I and Pangur Ban my cat,
’Tis a like task we are at,
Hunting mice is his delight,
Hunting words I sit all night.
’Tis a merry thing to see,
At our tasks how glad are we
When at home we sit and find,
Entertainment to our mind.
’Gainst the wall he sets his eye,
Full and fierce and sharp and sly,
’Gainst the wall of knowledge I,
All my little wisdom try.
So in peace our task we ply:
Pangur Ban my cat and I
In our arts and in our bliss,
I have mine and he has his.
My first Seattle composition. I was walking in Post Alley one evening and heard a bird singing the first two-note phrase of the melody, a few octaves higher, slowly, over and over. I wrote the tune around it.
This one is in 13/4 meter. The number thirteen is all about superstition, and the song conjures superstition for me too. I titled the song with a phenomenon in mind that has been observed by psychologists:
When lab animals are given positive reinforcement (e.g. food pellets) each time they perform a certain action (e.g. pressing a lever), they learn to perform that action more often. That’s called Operant Conditioning. But when the rewards are meted out at random times, with no connection to their actions, the animals develop strange tics and “rituals” reminiscent of superstition, based on whatever they happen to be doing when they receive rewards. (See, for instance, here.) The “spurious causes” of the song title are the causes that superstitious people, like the lab animals, attribute to life’s random events.
Dominick plays flugelhorn.
Page One (Joe Henderson) was one of my early favorite jazz albums and remains a true favorite of mine to this day. Kenny Dorham was the trumpet player on the record and the composer of two of its songs—the jazz megastandard “Blue Bossa”, and this ballad, which I’ve always considered a gorgeous sleeper of a tune. I wrote a new introduction and ending; otherwise we stay quite close to the original. Joe plays the melody on Page One but I gave it to Dominick because I think it’s a beautiful melody for trumpet, and as a nod to Kenny who never got the recognition he deserved.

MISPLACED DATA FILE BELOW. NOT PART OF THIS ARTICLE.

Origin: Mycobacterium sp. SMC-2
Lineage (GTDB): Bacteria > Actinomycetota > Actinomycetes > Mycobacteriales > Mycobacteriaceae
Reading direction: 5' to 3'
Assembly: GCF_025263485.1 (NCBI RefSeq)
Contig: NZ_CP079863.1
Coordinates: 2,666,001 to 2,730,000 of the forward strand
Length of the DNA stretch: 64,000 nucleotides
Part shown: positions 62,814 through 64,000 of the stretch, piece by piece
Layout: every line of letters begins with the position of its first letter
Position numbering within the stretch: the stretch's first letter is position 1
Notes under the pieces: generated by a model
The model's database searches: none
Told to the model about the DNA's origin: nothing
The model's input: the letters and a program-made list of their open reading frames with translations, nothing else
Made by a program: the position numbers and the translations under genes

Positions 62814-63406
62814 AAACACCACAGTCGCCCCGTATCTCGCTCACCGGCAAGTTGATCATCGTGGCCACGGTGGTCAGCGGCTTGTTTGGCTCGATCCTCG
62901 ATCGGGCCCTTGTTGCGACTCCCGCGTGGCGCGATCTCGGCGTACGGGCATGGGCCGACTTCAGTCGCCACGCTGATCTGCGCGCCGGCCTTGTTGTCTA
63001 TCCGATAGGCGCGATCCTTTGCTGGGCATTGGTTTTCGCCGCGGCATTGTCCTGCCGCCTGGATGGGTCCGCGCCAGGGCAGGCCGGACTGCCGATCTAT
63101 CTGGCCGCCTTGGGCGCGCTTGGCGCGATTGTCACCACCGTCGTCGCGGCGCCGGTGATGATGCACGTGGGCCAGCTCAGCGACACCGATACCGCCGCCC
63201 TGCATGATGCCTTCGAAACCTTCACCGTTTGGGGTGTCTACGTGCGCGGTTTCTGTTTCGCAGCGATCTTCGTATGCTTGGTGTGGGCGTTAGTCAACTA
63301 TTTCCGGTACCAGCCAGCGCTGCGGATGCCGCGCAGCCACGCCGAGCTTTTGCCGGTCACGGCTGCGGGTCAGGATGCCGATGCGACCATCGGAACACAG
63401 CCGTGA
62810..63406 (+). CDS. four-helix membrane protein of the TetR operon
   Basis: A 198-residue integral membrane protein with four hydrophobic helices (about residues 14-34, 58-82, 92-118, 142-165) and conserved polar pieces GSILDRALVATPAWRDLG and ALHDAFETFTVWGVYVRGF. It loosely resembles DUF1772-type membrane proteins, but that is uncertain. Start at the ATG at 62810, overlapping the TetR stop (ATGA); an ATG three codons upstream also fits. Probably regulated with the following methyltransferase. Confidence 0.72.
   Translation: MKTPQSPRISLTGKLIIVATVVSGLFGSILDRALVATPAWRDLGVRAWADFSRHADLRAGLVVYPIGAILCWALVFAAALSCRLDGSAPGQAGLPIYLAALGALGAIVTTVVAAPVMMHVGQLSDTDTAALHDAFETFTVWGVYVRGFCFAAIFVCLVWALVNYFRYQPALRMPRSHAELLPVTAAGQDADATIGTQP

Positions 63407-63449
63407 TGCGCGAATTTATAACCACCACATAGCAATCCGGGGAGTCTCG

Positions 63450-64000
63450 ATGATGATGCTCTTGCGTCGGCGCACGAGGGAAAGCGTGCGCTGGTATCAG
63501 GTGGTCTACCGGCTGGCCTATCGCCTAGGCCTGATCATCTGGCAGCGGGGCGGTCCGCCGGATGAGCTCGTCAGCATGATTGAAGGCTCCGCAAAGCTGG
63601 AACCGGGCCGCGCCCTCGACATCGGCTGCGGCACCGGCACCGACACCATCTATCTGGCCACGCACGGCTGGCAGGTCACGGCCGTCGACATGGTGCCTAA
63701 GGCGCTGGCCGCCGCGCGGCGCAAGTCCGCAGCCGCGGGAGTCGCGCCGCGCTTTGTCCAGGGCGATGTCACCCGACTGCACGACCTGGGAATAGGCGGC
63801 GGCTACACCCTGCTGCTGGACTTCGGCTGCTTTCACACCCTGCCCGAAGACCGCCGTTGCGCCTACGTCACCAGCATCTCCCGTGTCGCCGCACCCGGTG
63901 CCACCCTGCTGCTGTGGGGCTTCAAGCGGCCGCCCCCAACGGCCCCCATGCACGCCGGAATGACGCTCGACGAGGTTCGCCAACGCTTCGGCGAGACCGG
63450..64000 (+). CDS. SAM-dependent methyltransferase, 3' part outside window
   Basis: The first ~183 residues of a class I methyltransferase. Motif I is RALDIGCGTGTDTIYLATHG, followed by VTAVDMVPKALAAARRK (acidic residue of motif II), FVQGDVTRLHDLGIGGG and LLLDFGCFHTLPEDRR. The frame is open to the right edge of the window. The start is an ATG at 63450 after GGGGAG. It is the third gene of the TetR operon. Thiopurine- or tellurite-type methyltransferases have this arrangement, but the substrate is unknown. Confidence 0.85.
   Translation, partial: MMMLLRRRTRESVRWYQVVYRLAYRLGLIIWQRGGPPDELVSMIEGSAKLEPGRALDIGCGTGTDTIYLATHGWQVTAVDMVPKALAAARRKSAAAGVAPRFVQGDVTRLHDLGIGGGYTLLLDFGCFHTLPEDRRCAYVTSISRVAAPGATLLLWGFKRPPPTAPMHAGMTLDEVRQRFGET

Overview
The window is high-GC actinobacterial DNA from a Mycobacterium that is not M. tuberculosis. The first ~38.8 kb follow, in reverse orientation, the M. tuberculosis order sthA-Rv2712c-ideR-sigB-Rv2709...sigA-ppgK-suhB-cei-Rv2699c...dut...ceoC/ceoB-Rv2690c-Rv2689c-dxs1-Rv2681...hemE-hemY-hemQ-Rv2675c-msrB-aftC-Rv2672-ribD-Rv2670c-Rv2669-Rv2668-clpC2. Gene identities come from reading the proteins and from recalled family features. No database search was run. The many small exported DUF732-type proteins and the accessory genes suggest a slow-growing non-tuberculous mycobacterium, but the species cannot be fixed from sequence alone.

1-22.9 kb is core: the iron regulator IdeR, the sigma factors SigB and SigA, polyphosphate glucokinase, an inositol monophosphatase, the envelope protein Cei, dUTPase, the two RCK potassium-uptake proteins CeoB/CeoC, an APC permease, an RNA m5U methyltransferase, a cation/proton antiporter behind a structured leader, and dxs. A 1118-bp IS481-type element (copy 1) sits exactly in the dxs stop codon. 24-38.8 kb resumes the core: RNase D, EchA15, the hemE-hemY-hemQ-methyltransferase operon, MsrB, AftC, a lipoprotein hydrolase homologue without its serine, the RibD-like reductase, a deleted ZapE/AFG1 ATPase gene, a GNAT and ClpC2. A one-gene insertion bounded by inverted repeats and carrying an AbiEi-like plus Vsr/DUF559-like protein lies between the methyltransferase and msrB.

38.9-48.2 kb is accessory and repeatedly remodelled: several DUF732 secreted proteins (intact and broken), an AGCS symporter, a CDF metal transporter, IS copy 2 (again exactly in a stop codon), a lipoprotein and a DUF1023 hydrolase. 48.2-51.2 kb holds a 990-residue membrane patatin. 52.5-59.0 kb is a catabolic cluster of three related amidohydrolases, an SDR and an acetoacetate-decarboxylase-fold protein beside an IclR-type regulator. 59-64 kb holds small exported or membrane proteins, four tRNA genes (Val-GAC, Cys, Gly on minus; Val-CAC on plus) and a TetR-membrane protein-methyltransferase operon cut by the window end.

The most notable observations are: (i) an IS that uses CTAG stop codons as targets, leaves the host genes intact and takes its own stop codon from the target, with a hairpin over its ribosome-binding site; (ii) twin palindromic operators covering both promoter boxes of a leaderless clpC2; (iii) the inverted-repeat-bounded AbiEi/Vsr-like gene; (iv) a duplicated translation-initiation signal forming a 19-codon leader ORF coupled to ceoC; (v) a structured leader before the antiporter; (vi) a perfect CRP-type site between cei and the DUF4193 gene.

Somehow, Thelonious Monk songs lend themselves to all kinds of rhythmic treatments. This pairing with a new orleans second line groove seemed like a natural to me. I moved the bridge into a different key to change the way it leads back into the last A section.
Glass Half Missing
There’s no special meaning to a glass being half-missing, other than nonsensical fun. The part of the title that relates to the song is the surprise at the word “missing” instead of “full” or “empty”. It echoes the ending of the song: The beginning of the song firmly establishes the song’s key as D minor, but the last four bars introduce an unforeseen development (the bass line which is doubled by the piano) and winds up taking us to the unrelated key of A major. The horns break into three-part harmony for much of the song. I laid down the second tenor part after the fact. (I did this very briefly in Cumulonimbus and Meanwhile as well.)
Dominick plays flugelhorn on this one.
I’ve been performing this song sporadically for some years under the name “Raw Goods.” When I wrote it, it felt pretty aggressive and raw. Not so much by my standards these days… so I changed its name for the CD. The new title reflects the bravura of the melody’s opening phrases (like throwing down the gauntlet) and its transformation into a swinging groove (like progression of an opening gambit into steady, determined action).
I wrote this song to perform for my amazing wife, Dawn Hagen, at our wedding ceremony in 2007.
Meanwhile (bonus track)
We recorded this song at the session but didn’t have room to include it on the CD. A Blakey-esque hard-swinger. You can download it here.